### Video Transcript

Find, to the nearest hundredth, the distance between the parallel lines π₯ equals one plus three π‘, π¦ equals seven plus two π‘, π§ equals four plus five π‘ and π₯ equals three minus three π‘, π¦ equals six minus two π‘, π§ equals four minus five π‘.

Okay, so here we have these two parallel lines, and weβll call the first line line one and the second line two. We want to solve for the perpendicular distance between these lines. Weβll call that π. To do this, there are three bits of information weβll need to find out. First, weβll need to know the coordinates of a point on the first line; weβll call that π one. Weβll also need to know a point on line two; weβll call that π two. And lastly, weβll need to know the components of a vector thatβs parallel to both these lines. Weβll call this vector π¬. Once we know all this, weβll be able to use this expression to compute the distance between our two parallel lines.

We see this equation involves a vector π¬, thatβs the vector thatβs parallel to our lines, and a second vector weβve called π one π two. On our sketch, thatβs a vector that looks like this. It goes from point one on line one to point two on line two. Letβs start by figuring out a point on line one, in other words, the coordinates of a point π one. Weβll do this by looking at the equation of line one, which we see is given to us in parametric form. Written this way, we have separate equations for the π₯-, π¦-, and π§-coordinates of every point on this line, and itβs possible to convert this lineβs equation from parametric form to whatβs called vector form. This involves combining all three equations into one, where π« is a vector with components π₯, π¦, and π§.

This form of the lineβs equation begins with the vector from the origin of our coordinate frame to the point one, seven, four. This point lies on line one, and then it moves out along this vector three, two, five multiplied by the scale factor π‘. We can say then that the point with coordinates one, seven, four lies along line πΏ one. So weβll call this point π one. Furthermore, this vector three, two, five is parallel to our line, and therefore we can call this the vector π¬.

Now that we know a point π one and a vector π¬, letβs clear a bit of space and start looking at the given equation for line two. Our goal in doing this is to discover a point π two that lies along this line. Just like for line one, line two is given to us in parametric form. That means we can write this line in vector form as a vector to the point three, six, four plus π‘ times another vector parallel to line two. Since the point three, six, four is on πΏ two, we can call this π two.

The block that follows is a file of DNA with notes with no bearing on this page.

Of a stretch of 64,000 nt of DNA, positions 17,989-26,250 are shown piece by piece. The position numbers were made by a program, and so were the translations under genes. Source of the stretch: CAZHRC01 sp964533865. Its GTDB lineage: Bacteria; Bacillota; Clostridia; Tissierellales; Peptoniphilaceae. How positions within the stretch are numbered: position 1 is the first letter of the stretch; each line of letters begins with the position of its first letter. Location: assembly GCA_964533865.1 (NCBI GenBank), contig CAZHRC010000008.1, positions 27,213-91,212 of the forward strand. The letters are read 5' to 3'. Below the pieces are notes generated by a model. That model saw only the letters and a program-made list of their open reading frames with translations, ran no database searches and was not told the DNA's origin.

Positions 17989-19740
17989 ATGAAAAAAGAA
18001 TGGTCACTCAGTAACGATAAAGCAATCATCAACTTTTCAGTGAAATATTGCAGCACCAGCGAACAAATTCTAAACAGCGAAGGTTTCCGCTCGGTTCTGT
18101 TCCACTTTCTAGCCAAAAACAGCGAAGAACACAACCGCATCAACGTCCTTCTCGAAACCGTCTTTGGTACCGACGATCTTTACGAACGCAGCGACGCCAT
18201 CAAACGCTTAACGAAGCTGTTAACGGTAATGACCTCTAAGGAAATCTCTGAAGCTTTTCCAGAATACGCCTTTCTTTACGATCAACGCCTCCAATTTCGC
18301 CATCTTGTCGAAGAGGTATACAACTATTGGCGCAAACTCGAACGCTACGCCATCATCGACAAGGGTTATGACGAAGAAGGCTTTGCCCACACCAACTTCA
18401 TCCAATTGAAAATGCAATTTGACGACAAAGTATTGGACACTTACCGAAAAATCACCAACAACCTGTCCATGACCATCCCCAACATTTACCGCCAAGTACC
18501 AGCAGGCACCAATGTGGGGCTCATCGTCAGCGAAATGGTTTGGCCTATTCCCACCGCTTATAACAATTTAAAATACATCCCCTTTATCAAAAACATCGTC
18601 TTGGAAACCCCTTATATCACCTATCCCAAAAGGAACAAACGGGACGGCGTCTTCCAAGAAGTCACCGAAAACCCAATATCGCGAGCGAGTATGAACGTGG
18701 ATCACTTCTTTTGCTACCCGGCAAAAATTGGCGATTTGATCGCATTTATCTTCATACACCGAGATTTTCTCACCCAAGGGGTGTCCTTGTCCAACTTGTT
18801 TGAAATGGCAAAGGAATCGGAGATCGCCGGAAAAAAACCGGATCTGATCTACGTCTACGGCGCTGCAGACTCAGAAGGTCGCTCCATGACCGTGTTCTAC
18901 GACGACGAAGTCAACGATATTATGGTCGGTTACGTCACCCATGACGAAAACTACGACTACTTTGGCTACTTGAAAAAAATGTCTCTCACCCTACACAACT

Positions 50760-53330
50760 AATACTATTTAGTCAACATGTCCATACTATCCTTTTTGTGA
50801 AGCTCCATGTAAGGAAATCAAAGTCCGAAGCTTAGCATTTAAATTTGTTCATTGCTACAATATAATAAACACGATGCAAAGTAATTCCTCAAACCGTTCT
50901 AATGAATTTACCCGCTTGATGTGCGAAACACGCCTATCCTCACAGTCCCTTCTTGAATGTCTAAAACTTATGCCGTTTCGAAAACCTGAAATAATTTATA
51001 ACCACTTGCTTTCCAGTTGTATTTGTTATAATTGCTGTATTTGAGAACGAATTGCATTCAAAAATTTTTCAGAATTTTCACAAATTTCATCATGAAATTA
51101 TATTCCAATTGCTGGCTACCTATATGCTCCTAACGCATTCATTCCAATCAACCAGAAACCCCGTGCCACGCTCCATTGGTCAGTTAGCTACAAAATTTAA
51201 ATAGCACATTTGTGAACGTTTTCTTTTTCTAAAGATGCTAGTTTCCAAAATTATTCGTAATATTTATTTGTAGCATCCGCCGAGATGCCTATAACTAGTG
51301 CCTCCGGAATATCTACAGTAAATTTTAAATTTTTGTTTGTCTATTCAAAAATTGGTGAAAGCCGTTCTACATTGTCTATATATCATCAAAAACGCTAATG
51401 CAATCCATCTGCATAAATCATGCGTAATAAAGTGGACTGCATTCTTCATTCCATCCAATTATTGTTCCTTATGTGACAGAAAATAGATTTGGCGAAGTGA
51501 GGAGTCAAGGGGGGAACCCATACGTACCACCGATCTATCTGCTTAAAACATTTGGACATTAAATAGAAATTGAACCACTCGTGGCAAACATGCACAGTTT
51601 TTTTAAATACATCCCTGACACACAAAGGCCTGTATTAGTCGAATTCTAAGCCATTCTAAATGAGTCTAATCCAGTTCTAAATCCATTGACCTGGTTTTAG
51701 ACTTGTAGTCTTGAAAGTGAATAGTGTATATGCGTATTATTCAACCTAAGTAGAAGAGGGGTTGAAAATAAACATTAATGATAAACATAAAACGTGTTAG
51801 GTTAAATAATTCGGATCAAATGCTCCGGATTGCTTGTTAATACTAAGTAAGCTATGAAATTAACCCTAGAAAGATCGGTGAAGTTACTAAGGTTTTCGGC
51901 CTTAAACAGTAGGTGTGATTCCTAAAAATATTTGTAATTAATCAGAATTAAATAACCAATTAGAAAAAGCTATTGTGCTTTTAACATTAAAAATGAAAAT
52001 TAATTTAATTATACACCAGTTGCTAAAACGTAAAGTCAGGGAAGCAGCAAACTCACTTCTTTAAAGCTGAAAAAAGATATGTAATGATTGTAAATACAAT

And so, now we have all the information we need to begin calculating the distance π. The first thing weβll do is solve for the components of this vector π one π two. We find these components by subtracting the coordinates of point π one from those of π two. With those values substituted in, we find that the vector π one π two has components three minus one or two, six minus seven or negative one, and four minus four, zero. Now that we know this vector, next, weβll take the cross product of this vector with π¬. That cross product is given by the determinant of this three-by-three matrix. In the top row, we have the π’, π£, and π€ unit vectors and then the π₯-, π¦-, and π§-components of π one, π two, and π¬, respectively.

The magnitude of the π’-component is given by the determinant of this two-by-two matrix. Negative one times five minus zero times two is negative five. And then the π£-component is negative the determinant of this matrix, which is two times five minus zero times three or 10. And lastly, thereβs the π€-component of this cross product equal to the determinant of this matrix. Two times two minus negative one times three is positive seven. This, then, is our overall cross product, which we can write in vector form with components negative five, negative 10, seven.

Okay, weβre ready now to calculate π by computing the magnitude of π one π two cross π¬ and dividing that by the magnitude of π¬. The magnitude of our cross product equals the square root of negative five squared plus negative 10 squared plus seven squared, while the magnitude of π¬ equals the square root of three squared plus two squared plus five squared. Entering this whole expression on our calculator, to the nearest hundredth, our answer is 2.14. This is the minimum distance between these two parallel lines.